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Wave equation - stretched string with mass at each end watch

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    This is the question:
    A string is stretched to a tension T, its ends x=0 and x=L are attached to rings with mass M which are able to slide on parallel smooth wires perpendicular to the string. Show:
    1) The transverse displacement must satisfy Mytt = Tyx at x=0, Mytt = -Tyx at x=0
    2) The normal frequencies are
    3) What are the normal frequencies in their limiting cases as M tends to 0 and infinity?


    So,
    y(x,t) = \sum sin(n\pix/l) (ancos(n\pict/l) + bnsin(n\pict/l)
    But I think this is only for fixed ends which mine isn't?

    1. I need to use Newtons 2nd Law I think.
    At x=0 Mytt (i+j) = T(i+yxj), so Mytt = Tyx
    At x=L Mytt (i+j) = -T(i+yxj), so Mytt = -Tyx
    This doesn't feel right.

    2. I think I need more conditions to be able to solve this. The ends aren't fixed so I can't say y(0,t)=y(l,t)= 0. But can I say anything about the velocity?
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    But I think this is only for fixed ends which mine isn't?
    You're right, the ends are free to move... In this case the boundary condition you want is the free end boundary condition, which is that the gradient of the displacement is 0 at x = 0 and x= L.

    See here for more details - this site pretty much has the exact problem you're dealing with, except it considers massless rings.

    http://people.ccmr.cornell.edu/~much...es/node18.html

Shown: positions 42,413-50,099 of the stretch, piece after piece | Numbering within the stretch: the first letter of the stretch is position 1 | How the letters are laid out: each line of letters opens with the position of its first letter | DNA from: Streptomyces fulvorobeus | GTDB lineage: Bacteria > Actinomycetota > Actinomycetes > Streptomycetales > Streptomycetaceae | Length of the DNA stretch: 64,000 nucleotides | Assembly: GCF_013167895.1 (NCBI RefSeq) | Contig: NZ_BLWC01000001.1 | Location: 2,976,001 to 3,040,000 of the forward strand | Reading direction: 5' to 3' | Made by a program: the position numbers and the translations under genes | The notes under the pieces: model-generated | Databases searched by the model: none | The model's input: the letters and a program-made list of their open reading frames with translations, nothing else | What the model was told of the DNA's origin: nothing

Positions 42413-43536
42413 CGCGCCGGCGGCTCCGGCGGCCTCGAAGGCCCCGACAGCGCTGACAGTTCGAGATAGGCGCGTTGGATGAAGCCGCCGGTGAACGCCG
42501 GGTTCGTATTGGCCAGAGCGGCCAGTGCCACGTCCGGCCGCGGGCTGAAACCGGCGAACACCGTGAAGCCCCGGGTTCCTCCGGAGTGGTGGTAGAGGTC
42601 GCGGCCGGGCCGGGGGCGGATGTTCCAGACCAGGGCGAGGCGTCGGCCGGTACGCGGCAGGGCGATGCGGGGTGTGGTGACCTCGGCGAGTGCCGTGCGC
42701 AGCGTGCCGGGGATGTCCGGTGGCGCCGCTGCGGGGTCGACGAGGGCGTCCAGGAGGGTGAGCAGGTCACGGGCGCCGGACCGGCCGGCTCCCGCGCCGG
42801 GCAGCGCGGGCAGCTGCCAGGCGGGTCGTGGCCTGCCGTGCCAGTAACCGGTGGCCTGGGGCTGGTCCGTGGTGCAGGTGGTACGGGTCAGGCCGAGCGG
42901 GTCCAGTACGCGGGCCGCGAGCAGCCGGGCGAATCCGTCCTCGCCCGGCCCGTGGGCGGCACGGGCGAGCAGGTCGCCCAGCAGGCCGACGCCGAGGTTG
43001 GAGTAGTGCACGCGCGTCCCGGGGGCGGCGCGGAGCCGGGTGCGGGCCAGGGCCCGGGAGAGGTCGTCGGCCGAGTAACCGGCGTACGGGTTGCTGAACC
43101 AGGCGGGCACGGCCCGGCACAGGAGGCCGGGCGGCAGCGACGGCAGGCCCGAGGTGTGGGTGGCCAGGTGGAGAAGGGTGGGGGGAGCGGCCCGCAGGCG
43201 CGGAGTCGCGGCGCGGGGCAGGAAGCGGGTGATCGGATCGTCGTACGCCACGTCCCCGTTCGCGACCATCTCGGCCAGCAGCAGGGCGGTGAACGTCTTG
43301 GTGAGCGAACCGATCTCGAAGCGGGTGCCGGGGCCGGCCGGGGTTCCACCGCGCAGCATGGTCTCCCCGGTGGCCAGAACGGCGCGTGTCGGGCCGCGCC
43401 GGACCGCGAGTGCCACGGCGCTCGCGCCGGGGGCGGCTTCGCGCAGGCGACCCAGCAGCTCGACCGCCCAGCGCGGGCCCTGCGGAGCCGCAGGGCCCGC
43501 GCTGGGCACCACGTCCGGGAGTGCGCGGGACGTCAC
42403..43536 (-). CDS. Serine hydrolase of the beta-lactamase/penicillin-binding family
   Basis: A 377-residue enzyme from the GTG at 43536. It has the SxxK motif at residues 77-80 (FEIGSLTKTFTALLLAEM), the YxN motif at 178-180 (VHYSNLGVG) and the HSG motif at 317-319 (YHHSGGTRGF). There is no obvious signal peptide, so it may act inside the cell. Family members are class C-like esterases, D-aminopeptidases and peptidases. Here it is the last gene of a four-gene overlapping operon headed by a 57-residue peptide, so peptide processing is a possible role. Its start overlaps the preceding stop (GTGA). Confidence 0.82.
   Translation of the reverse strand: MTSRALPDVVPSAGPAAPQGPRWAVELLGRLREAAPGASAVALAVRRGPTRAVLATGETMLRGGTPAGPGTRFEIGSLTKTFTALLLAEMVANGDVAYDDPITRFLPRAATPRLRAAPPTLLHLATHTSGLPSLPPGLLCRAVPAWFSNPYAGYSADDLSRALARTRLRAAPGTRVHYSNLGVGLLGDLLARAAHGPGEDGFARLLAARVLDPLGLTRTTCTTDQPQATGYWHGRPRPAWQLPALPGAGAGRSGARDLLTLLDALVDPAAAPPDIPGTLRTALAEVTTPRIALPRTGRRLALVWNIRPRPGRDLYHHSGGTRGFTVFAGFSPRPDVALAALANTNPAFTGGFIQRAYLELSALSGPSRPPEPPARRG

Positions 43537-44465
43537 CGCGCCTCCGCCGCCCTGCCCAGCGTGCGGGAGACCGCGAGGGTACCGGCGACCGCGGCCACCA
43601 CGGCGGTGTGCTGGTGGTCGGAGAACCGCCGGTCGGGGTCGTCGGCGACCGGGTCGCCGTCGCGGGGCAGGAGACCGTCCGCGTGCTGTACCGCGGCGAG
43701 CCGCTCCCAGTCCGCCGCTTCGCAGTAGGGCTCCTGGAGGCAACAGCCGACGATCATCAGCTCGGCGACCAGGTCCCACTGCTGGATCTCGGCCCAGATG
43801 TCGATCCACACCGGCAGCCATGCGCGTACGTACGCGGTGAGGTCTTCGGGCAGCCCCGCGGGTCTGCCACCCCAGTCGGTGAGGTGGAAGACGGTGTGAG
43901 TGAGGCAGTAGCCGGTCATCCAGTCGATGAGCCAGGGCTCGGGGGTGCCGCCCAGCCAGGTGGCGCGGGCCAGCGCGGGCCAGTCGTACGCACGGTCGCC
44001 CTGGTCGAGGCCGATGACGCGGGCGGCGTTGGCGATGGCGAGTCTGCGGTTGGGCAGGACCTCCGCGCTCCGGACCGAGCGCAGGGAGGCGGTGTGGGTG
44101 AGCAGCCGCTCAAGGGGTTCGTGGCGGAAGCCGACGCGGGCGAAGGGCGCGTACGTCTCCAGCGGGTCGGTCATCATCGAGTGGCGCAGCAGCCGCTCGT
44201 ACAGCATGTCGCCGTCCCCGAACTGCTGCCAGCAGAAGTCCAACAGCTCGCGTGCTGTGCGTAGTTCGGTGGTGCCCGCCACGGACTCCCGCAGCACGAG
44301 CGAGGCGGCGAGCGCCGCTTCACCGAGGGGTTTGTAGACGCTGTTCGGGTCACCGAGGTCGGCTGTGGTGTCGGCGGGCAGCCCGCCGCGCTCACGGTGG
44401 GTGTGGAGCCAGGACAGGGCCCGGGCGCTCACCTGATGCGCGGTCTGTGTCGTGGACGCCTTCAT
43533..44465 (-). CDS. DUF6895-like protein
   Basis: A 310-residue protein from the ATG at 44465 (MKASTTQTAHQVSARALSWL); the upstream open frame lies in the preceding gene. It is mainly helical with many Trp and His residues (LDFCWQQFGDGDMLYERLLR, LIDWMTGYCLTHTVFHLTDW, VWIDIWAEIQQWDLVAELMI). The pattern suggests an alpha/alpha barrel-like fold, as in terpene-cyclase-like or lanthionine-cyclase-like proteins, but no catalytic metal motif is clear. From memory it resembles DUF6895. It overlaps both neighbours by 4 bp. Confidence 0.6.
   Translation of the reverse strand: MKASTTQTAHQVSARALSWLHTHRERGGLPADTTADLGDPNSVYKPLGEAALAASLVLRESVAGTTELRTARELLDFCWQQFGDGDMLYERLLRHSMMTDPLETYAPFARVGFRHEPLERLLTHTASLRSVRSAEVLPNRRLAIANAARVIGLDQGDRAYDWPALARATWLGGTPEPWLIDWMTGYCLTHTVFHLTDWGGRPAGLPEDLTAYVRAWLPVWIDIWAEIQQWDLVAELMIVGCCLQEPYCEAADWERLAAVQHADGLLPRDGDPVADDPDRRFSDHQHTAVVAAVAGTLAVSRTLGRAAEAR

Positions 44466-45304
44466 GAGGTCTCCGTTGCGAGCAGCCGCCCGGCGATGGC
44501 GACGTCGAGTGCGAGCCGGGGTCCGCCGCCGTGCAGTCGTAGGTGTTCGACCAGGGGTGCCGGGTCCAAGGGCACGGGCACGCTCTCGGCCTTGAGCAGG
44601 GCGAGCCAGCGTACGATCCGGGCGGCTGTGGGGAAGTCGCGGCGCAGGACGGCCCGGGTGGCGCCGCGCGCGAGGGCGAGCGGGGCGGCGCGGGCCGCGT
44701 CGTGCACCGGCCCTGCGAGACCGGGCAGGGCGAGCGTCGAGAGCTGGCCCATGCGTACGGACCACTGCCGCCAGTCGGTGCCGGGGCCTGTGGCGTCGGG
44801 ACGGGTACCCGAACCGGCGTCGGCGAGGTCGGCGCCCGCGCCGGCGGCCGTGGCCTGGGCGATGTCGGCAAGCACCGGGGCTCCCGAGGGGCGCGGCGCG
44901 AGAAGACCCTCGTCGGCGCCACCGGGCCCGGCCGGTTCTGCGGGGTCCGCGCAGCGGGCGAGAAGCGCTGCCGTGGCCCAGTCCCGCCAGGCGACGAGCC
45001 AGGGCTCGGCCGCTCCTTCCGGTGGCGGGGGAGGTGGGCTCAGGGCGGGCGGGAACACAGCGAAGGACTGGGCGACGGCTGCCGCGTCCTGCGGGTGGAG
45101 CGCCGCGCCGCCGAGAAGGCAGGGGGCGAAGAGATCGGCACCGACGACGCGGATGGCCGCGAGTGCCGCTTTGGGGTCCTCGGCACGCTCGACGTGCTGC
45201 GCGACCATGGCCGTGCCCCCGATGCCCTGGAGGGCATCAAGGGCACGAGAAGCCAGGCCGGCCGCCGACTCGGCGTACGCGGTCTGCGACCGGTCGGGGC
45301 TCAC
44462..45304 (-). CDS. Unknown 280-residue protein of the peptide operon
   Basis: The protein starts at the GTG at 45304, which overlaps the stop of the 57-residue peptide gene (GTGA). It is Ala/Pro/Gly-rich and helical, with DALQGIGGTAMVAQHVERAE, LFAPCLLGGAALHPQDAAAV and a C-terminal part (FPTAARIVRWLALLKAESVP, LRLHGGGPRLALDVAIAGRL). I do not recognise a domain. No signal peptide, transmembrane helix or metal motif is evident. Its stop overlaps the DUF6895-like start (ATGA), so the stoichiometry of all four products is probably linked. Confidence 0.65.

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    Thanks, think I've got it now. Not too sure about the last bit but at least the main part of the question is done.
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    Sorry to bring up an old thread but I'm having trouble getting my head around this problem, even after reading the link.

    I have started my separation of variables with y=F(x)G(t)

    With some persuading I am willing to believe that y_x(0,t)=y_x(L,t)=0 as the ends are free to move.

    Now when I try separation of variables I end up with

    y(x,t) = \cos(\frac{n \pi x}{L}) \left( a \cos(\frac{n \pi c t}{L}) + (b \sin(\frac{n \pi c t}{L}) \right) and I'm not sure how to get a w/2Pi which are the normal frequencies into this equation.

    Also, I am wondering whether I should have multiple constants a and b or just the two there i.e. should it be a big sum with lots of different constants for different values of n?
 
 
 
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Updated: March 20, 2010

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